This, alone, is frustrating. COVID-19 may have guaranteed that my third year would be subpar, but the College ensured it would be miserable. The most infuriating aspect of this, however, is not the burnout. It is the failure of the College to support us in preparing for a career after Oberlin. Summers are a valuable commodity for a college student; during the summer, we can get jobs to pay for tuition, internships to boost our résumé, or pursue other opportunities such as language intensives and study abroad programs. The summer after our third year is especially important since it’s typically when internships turn into job offers and when we work on fellowship and graduate school applications. Instead, we were tasked with preparing for life after college while inundated with coursework and exhausted by months of studies. None of this is in line with the supposed goal of college — preparing us for a career once we graduate.
The Junior Practicum, the College’s solution to the fall semester we spent at home, provided us with a one-month-long remote paid internship. While this program was largely successful, the Practicum internships were a replacement for opportunities lost to COVID-19 during our second year. They do not make up for the time we could have spent drafting important applications and working in-person this past summer, an opportunity afforded to most college students across the country.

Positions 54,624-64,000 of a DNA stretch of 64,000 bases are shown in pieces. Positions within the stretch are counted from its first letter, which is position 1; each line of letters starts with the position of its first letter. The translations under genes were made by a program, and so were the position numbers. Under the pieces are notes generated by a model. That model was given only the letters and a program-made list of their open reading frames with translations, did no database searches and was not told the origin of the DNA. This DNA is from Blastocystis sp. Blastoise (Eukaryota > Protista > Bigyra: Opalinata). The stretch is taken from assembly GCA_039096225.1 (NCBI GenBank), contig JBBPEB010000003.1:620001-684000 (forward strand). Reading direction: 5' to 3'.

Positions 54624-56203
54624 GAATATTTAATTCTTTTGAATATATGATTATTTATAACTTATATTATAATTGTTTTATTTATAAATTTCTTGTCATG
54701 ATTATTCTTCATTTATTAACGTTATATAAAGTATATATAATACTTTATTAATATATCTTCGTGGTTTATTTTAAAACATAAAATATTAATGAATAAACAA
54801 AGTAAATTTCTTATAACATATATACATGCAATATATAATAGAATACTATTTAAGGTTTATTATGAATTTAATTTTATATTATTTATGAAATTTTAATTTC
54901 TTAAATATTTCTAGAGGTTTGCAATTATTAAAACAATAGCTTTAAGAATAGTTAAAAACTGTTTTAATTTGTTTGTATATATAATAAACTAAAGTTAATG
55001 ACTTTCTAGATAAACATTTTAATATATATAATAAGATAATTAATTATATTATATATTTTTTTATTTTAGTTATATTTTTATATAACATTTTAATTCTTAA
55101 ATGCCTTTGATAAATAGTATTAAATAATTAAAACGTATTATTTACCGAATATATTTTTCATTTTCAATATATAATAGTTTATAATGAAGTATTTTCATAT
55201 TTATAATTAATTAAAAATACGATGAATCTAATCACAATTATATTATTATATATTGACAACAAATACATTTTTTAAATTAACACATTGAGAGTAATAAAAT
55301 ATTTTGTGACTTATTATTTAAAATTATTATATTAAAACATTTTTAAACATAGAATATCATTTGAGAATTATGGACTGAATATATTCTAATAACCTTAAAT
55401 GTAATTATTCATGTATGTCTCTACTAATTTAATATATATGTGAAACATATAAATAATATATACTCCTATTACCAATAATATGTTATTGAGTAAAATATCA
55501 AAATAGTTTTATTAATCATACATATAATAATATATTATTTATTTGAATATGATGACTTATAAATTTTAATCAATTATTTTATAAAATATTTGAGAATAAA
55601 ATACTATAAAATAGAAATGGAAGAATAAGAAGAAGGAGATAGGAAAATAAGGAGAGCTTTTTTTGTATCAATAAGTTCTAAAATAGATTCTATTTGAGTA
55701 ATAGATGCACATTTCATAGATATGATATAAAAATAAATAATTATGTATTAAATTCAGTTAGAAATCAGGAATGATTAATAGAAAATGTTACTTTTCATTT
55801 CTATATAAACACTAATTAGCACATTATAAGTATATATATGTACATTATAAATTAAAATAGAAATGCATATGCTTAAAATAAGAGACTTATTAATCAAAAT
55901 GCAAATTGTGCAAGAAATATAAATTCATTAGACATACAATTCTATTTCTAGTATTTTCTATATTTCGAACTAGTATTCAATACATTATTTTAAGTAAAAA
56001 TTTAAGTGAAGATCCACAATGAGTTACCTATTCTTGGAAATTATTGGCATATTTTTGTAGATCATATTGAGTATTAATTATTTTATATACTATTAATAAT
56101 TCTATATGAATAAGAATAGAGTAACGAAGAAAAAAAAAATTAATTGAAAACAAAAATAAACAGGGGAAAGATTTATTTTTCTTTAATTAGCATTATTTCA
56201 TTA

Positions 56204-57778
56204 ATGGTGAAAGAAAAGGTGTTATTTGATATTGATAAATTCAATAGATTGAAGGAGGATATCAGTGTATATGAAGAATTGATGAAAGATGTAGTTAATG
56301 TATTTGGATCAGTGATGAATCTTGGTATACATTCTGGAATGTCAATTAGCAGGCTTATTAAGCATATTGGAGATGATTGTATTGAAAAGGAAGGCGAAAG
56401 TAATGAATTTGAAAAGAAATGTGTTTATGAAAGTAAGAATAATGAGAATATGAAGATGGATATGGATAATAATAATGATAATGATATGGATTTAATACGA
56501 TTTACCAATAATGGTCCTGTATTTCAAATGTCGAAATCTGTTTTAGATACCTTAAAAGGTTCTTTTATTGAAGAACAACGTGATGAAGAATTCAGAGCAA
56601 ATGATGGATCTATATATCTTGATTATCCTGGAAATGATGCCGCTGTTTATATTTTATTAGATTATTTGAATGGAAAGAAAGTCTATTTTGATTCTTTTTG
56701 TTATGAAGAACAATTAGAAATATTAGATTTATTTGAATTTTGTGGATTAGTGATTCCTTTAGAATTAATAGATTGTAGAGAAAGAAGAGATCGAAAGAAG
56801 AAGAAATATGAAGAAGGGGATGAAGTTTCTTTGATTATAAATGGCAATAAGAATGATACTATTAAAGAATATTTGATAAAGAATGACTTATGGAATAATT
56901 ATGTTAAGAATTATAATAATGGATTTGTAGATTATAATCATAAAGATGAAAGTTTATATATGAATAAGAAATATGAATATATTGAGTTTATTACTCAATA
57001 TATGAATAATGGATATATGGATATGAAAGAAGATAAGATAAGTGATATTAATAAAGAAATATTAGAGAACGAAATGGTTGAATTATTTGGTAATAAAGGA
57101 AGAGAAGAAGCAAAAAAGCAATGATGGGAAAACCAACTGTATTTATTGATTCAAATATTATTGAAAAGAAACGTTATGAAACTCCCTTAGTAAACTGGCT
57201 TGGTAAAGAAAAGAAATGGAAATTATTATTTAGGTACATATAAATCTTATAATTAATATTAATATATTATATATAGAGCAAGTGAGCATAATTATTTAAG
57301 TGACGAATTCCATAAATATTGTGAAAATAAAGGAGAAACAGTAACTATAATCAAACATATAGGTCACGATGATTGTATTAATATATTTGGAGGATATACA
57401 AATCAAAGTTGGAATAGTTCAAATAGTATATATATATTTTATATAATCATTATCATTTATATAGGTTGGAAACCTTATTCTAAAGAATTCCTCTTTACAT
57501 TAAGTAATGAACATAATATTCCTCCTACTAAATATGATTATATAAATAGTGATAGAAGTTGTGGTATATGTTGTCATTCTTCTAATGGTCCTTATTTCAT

Before COVID-19, a close friend of mine had a study abroad experience and a political internship lined up. These were two essential pieces to the puzzle of their future career, and they’d spent numerous months networking and applying for the programs. Due to COVID-19, both were canceled. Without a summer break, they haven’t been able to fill that gap on their résumé, and their fellowship applications have been thrown into jeopardy. There simply isn’t a substitute for opportunities of that caliber.
When I was preparing this piece, another friend of mine wondered what could be achieved by criticizing the three-semester plan. After all, why should the College ever have to do it again? Yet less than two years ago, we assumed the same thing — that we would always operate on a fall-spring semester schedule. For all we know, administrators may need to consider a similar plan in the future. If they do, I hope that they remember the toll it took on their students, faculty, and staff — and I hope they ask themselves if it was worth it.
It’s also necessary to ask why the College is so out of touch with the reality of student life. How could administrators forget how essential the final college summer is to securing a post-graduate career? Or was that consideration outweighed by the necessity to keep students from transferring? Either way, it’s disheartening to feel that the College is sabotaging the careers of its own students, rather than supporting them as it is supposed to.
Now that classes have started, I will admit that my desire to graduate as soon as possible has diminished. Although campus is overwhelmed by students, and COVID-19 restrictions can’t be rolled back fully, the College feels energized in a way I haven’t felt since before the pandemic. I’m excited to be taking classes, meeting new people, and working late hours in the Review office. I just wish that I wasn’t also scrambling to salvage my post-graduate plans, feeling that my years of hard work may not be enough.